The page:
Over the past decade, reports of sexual misconduct by Australian health practitioners against patients have increased. While various reforms have tried to curtail “sexual boundary violations”, none has worked.
They seek to reorient the “inherent power imbalance” between practitioner and patient, in favour of patients. The aim is to increase public information about previously sanctioned practitioners and to better protect those who complain.
What are boundary violations?
In health-care regulation, health practitioners’ boundary violations (or boundary crossings) cover a spectrum of sexual transgressions against patients.
These obviously include serious or criminal sexual assaults and exploitation. However, they also cover innuendo, intrusive questions and inappropriate physical examinations. Then there are sexual relationships with former and current patients – consensual or not.
The Medical Board of Australia’s guidelines for sexual boundaries describes how boundary violations breach patient trust, undermine patient safety, and erode public confidence in the medical profession.
How common are boundary violations?
Still, Australia’s national regulator of health practitioners, known as Ahpra, received 841 notifications about 728 registered practitioners concerning boundary violations in 2022-2023. This is an increase of more than 220% from 2019-2020.
Of these notifications, 359 related to medical practitioners (including psychiatrists), while 215 related to nurses and 120 to psychologists.
Independent analysis of Australian tribunal cases for boundary violations indicates between roughly 65% and 80% of those accused are male.
As reported boundary violations have surged, public interest in the issue and its impacts has sharpened.
Meanwhile, public inquiries have spotlighted the regulator’s role and responsibilities.
For instance, Tasmania’s inquiry into child sexual abuse examined evidence of Ahpra’s response to sexual abuse by a paediatric nurse. The National Health Practitioner Ombudsman’s review found protections for complainants should be strengthened.
Here is what is on the table.
1. More public information about past violations
This proposed reform would allow Ahpra to disclose the “full regulatory history” of any health professional found guilty of professional misconduct for sexual violations in a civil tribunal or found guilty of sexual offences in a criminal court.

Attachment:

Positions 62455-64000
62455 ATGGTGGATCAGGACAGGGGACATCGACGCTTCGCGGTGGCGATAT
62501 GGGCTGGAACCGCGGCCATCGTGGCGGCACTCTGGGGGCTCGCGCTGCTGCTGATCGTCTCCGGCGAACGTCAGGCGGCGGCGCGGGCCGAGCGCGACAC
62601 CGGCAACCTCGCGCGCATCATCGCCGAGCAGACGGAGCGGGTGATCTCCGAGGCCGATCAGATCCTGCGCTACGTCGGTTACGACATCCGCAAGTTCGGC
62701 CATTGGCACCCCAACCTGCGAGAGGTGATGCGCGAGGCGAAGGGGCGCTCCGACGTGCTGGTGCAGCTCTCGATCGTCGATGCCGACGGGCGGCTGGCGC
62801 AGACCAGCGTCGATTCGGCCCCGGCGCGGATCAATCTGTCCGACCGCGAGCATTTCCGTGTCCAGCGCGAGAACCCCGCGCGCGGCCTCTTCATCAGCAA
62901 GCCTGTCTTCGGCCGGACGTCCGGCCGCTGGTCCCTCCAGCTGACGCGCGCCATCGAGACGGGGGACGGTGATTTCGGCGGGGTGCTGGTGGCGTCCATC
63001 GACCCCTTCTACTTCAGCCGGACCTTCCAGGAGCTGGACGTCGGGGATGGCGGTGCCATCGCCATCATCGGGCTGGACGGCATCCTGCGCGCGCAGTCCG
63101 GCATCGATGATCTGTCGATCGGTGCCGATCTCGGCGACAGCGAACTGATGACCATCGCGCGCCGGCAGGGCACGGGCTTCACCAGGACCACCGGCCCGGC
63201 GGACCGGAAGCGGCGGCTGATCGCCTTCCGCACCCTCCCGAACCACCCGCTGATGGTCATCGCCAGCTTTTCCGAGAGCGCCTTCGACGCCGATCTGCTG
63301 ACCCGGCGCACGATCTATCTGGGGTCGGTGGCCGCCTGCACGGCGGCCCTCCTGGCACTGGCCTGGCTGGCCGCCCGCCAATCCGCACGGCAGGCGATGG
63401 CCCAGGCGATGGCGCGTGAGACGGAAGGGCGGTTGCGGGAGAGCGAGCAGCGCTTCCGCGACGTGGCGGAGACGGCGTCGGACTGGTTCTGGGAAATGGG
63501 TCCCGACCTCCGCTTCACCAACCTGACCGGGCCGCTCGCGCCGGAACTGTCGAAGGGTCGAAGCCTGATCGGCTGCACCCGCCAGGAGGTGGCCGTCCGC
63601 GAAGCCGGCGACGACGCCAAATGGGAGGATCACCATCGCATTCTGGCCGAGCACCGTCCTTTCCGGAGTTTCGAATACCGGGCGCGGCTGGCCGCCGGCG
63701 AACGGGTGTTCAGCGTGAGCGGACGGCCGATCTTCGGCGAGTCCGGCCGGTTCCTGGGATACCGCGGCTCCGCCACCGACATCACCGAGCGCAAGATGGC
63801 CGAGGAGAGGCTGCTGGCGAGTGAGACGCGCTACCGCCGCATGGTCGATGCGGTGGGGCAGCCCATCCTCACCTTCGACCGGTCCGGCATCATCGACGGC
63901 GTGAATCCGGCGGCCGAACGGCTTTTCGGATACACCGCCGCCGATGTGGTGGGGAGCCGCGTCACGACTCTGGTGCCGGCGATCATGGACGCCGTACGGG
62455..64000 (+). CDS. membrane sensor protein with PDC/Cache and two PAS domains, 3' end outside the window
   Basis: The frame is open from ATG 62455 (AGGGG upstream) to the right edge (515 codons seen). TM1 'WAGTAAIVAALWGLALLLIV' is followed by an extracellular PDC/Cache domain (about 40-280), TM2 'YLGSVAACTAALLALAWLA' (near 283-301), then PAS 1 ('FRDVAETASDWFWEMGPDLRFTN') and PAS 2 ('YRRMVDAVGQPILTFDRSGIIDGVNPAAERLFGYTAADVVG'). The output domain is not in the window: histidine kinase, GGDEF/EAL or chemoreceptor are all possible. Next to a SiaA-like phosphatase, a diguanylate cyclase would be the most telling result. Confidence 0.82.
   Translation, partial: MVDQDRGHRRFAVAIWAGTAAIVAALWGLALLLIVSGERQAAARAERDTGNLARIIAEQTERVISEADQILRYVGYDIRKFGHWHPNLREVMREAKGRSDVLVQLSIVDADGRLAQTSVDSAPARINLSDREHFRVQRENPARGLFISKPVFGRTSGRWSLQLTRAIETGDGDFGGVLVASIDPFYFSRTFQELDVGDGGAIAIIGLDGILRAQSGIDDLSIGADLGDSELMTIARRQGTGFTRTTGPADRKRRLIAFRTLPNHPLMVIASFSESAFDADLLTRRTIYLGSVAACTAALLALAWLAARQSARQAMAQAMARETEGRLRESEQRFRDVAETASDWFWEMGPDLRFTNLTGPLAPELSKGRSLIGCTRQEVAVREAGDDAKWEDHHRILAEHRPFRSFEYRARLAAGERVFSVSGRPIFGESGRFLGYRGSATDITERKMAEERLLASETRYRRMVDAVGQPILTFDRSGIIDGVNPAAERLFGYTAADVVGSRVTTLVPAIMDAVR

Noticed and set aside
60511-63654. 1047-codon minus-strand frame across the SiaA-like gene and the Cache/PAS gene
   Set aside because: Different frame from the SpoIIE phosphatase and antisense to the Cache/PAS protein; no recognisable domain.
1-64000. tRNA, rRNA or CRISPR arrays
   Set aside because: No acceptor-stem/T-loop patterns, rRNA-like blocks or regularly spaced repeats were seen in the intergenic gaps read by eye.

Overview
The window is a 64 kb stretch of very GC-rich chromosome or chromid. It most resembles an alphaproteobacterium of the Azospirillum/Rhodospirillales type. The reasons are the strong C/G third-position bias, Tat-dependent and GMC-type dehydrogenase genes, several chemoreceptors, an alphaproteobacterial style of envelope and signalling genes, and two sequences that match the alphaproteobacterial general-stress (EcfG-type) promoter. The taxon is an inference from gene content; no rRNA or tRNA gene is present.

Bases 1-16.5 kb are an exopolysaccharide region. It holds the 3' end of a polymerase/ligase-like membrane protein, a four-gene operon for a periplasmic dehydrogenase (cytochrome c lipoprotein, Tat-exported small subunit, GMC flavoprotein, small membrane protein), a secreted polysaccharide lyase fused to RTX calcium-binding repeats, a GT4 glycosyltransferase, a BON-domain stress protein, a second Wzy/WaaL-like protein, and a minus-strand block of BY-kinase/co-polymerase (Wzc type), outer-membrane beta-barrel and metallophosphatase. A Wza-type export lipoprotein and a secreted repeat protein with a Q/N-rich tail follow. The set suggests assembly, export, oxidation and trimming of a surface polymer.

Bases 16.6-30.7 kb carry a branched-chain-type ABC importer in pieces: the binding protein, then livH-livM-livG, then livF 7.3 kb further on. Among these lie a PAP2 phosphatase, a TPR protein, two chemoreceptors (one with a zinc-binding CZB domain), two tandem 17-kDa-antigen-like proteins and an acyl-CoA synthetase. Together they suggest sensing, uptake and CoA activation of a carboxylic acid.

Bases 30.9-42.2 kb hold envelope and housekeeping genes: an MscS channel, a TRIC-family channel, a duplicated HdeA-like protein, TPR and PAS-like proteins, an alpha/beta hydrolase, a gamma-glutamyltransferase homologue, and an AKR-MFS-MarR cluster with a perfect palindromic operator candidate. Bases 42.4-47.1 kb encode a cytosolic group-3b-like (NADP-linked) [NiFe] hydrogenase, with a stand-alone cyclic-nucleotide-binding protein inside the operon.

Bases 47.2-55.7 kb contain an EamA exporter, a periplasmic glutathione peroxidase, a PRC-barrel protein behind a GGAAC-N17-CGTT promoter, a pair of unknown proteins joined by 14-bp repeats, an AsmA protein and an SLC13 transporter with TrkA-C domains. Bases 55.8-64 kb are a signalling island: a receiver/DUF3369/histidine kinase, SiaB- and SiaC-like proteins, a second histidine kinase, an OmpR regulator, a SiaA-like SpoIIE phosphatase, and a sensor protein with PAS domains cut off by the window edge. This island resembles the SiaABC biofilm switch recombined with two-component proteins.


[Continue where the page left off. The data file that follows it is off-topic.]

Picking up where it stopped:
This would raise “red flags” on the public register about certain practitioners, which a patient could access.
Currently, regulatory impositions – such as practice conditions, reprimands, suspensions or deregistrations – are recorded on the register but usually removed once they lapse or expire.
2. Consistent reinstatement of deregistered practitioners
This seeks to harmonise across the country how deregistered health practitioners are reinstated.
Currently, only New South Wales law requires disqualified health practitioners to obtain a “reinstatement order” from a civil tribunal before applying to the relevant health profession council for reinstatement. The tribunal’s deliberations are heard in open hearings, its reasons and decision published to the public, and in turn may be reported by the media and read by patients.
Elsewhere, the state health practitioner boards typically reinstate practitioners without any publicly available decision, or the reasons behind the decision.
3. Banning non-disclosure agreements
The 2022 independent investigation into cosmetic surgery practitioners in Australia revealed some doctors who resolved disputes privately with aggrieved patients had used non-disclosure or confidentiality agreements, presumably to shield themselves from liability.
This proposed reform seeks to prohibit health practitioners using non-disclosure agreements to eliminate any chance they might stop or dissuade patients from reporting misconduct.KellySHUTSTOC/Shutterstock
What would the proposed changes mean?
Currently, many patients who have been harmed by serial offenders have no way of knowing a practitioner had been previously sanctioned for the same or similar misconduct.
While some health practitioners will see these reforms as oppressive or punitive, only those found guilty in an open tribunal or court of the most serious professional misconduct for boundary-crossing transgressions or sexual crimes would be affected.
While promising, the reforms are not laid in stone. Public consultation is now underway until February 19.
Authors: Christopher Rudge, Law lecturer, University of Sydney